The morning activity on day 4 was a beach adventure on nearby Strette Gate beach, another really pretty shingle beach. The tasks included building the perfect desert island and learning how to make fire. And our reward? Toasting marshmallows - yum! After our pirate adventure we headed in the opposite direction to Kingsbridge, into the pretty harbour town of Dartmouth where we took a boat to the castle and found a hidden cove to swim in. Plus, of course, our daily ice cream was indulged in – this time I tried the chocolate orange flavour, which was out of this world!
On day 5 we fancied a full day out so we skipped the morning activity, which was the low ropes challenge, and headed off to the Woodlands themepark (picnic all packed up, of course!). The park is a mix of themepark rides, farm attractions and adventure playgrounds, all under the cover of gorgeous woodland – a really good day out and only half an hour away from the centre. The five storey indoor play area was fantastic for when the odd shower threatened overhead too.
Back at the centre it was BBQ night, which was a real treat and, again, the food was just incredible. Anyone with a family knows how expensive eating out with the kids on holiday can be and we felt that the quality of food all week was just amazing for the price paid. Plus, I didn’t have to cook any of it, or do the washing up!
On day 6 it was time to explore the secret garden at the centre in an organised bug hunt. My boys especially loved the little gadget that allowed you to suck bugs up into a pot – gross but apparently cool. After capturing spiders and netting butterflies we headed off on one of the recommended nearby walks, to the lighthouse at Start Point, stopping along the way to have our picnic on the beach (and a little paddle). I’d really recommend this 2 mile walk as the views along the coastal path are stunning and, if you’re very lucky, you could see seals playing in the water below. Again, very little ones might struggle with the hilly parts, so just be aware of that when you’re planning your days.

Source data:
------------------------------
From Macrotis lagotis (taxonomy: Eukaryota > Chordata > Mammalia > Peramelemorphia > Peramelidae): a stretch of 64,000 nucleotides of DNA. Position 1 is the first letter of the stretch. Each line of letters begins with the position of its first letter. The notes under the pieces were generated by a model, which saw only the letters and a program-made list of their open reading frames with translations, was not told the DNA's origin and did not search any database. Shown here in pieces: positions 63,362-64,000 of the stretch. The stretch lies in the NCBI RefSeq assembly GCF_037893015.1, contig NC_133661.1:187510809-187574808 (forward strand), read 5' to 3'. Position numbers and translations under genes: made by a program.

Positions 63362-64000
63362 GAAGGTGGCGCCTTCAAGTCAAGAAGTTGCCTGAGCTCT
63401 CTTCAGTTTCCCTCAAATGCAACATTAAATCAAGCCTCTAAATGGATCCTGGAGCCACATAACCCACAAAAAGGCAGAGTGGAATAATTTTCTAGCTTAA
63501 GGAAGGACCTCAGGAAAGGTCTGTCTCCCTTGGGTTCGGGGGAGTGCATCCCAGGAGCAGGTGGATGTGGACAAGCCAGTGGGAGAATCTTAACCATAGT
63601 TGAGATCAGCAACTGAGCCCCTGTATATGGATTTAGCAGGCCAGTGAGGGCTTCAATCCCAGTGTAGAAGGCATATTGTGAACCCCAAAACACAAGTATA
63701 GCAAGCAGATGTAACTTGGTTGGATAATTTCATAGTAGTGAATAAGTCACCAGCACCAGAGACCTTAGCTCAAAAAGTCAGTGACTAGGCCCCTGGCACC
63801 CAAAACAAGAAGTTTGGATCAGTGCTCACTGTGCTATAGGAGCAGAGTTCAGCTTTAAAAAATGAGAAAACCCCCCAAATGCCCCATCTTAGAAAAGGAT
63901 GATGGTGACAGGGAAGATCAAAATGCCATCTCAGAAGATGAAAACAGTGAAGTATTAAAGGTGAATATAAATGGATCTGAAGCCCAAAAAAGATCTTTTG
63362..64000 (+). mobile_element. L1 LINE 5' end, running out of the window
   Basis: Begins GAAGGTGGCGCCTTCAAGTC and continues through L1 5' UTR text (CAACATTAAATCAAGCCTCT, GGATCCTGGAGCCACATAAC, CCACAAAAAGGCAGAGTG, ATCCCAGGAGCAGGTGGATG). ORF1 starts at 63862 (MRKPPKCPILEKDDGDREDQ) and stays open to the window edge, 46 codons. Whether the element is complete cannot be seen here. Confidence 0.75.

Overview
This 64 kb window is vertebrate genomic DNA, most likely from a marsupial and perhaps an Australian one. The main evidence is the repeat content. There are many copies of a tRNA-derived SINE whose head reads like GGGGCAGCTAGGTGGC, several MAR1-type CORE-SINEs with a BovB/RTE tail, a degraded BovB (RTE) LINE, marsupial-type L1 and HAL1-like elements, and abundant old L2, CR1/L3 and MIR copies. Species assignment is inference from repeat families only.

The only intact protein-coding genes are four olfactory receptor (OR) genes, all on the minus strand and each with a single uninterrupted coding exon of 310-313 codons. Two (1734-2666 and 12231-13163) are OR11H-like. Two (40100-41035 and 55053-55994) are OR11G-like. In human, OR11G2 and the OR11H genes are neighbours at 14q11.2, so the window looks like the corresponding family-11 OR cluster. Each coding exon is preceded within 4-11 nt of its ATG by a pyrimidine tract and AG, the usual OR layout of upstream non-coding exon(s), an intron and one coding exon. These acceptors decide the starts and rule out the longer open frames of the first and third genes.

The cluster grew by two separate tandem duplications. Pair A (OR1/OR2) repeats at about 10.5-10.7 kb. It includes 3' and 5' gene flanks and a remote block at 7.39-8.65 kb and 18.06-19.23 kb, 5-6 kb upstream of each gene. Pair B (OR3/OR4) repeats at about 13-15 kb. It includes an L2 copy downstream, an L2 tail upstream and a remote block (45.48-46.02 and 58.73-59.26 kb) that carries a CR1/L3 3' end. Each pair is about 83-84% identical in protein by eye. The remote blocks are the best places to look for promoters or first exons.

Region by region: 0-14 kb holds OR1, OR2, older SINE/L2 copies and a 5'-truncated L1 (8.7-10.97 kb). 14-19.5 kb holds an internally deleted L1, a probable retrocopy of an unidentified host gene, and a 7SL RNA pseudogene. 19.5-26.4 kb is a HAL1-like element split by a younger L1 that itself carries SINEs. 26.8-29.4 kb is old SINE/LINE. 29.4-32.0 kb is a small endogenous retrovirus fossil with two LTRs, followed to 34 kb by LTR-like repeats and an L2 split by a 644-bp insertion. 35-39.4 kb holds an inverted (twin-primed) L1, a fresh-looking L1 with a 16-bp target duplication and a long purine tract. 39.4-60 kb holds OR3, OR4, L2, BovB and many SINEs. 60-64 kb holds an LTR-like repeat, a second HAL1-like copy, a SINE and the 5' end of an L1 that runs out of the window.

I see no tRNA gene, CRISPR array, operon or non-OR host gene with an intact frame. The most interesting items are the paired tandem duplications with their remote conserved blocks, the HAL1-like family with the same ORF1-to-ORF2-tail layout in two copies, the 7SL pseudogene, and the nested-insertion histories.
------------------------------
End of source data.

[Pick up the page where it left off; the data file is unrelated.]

This was our day to pack up and go home, after saying goodbye to the new friends we’d made at the centre (and filling up on sausages and beans, of course). We made two stops on the way back – one to climb the gorge, explore the caves and taste the cheese at Cheddar, and one at the nearby cathedral town of Wells where we accosted a passer by to take a photo of us all under the sign (it had to be done!). By this point, all of us were looking a lot browner and feeling a lot more tired, than at the start of our holiday.
I think that’s the crux with a Real Family Holiday. If a holiday to you means relaxing beside a pool then it won’t be your cup of tea. If, however, you’re ready and willing to get stuck in to fun activities with the kids, great walks and exploring the gorgeous natural surrounding then you’re guaranteed to have a brilliant, but tiring, time. Top tip – book an extra day off work to recover at home after your break!
Looking back on our holiday we all had a great time – and while limited TV, computer and WiFi facilities took some getting used to at first, it was actually nice to get away from those distractions (and get the kids off the iPads). The food was amazing, the activities were fun and the setting for the Slapton Centre (and the others) is incredible. All in all, we had a brilliant, if a little different to what we’re used to, holiday at peak time, at a price that’s affordable to everyone – and we’re looking forward to trying out a different centre next year!
You can also read an in-depth review on what these families thought when they visited our Real Family Holiday: